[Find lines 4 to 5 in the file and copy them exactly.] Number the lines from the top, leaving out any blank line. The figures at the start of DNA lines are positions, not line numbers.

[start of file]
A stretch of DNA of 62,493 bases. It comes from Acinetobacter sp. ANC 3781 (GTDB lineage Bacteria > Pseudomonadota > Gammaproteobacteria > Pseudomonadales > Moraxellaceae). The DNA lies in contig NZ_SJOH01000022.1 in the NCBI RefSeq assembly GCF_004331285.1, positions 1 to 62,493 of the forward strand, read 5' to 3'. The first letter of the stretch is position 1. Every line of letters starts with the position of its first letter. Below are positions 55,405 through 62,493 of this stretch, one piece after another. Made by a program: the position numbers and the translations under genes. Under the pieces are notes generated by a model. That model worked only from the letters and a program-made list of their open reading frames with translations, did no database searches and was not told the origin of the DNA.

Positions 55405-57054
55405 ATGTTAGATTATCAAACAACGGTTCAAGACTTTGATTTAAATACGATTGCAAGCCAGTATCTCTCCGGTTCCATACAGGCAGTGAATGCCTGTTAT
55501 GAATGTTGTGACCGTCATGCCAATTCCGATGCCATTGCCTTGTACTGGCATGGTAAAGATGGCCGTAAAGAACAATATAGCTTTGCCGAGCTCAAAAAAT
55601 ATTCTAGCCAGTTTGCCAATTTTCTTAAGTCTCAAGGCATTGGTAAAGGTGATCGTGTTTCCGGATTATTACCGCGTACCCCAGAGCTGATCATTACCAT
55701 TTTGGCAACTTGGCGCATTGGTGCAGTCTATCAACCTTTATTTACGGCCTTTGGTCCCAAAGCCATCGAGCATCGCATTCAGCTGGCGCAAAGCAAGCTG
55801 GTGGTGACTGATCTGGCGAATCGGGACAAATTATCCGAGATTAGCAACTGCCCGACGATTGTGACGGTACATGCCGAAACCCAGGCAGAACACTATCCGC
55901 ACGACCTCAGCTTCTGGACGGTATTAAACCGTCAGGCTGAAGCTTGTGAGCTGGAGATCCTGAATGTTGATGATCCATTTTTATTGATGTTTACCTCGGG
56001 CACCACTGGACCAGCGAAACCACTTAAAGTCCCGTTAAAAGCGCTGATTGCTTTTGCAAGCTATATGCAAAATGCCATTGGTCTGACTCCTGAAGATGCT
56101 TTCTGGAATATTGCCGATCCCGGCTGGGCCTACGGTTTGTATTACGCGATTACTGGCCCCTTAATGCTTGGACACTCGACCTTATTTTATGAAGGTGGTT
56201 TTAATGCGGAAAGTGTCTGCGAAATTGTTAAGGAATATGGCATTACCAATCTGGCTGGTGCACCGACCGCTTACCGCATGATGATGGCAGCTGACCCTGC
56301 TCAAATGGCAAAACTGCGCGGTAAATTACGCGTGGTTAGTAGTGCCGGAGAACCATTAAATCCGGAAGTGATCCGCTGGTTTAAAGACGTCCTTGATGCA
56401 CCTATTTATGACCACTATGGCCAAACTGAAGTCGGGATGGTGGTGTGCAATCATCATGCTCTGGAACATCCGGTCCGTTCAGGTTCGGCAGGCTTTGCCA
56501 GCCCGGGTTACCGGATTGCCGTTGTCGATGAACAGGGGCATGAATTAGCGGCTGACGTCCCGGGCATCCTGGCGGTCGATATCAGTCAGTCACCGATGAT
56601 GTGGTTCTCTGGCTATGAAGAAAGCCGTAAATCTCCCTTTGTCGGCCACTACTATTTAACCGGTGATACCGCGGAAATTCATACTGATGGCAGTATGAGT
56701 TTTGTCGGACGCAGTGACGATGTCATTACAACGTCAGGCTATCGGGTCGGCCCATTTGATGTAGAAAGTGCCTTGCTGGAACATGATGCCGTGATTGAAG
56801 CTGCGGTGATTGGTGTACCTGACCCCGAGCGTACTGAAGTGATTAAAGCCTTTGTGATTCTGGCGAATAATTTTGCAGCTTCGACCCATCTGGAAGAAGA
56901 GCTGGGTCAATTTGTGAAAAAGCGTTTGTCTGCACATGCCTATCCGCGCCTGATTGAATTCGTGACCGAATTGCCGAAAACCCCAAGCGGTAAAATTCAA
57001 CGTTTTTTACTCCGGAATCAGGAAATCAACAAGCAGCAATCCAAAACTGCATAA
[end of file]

55501 GAATGTTGTGACCGTCATGCCAATTCCGATGCCATTGCCTTGTACTGGCATGGTAAAGATGGCCGTAAAGAACAATATAGCTTTGCCGAGCTCAAAAAAT
55601 ATTCTAGCCAGTTTGCCAATTTTCTTAAGTCTCAAGGCATTGGTAAAGGTGATCGTGTTTCCGGATTATTACCGCGTACCCCAGAGCTGATCATTACCAT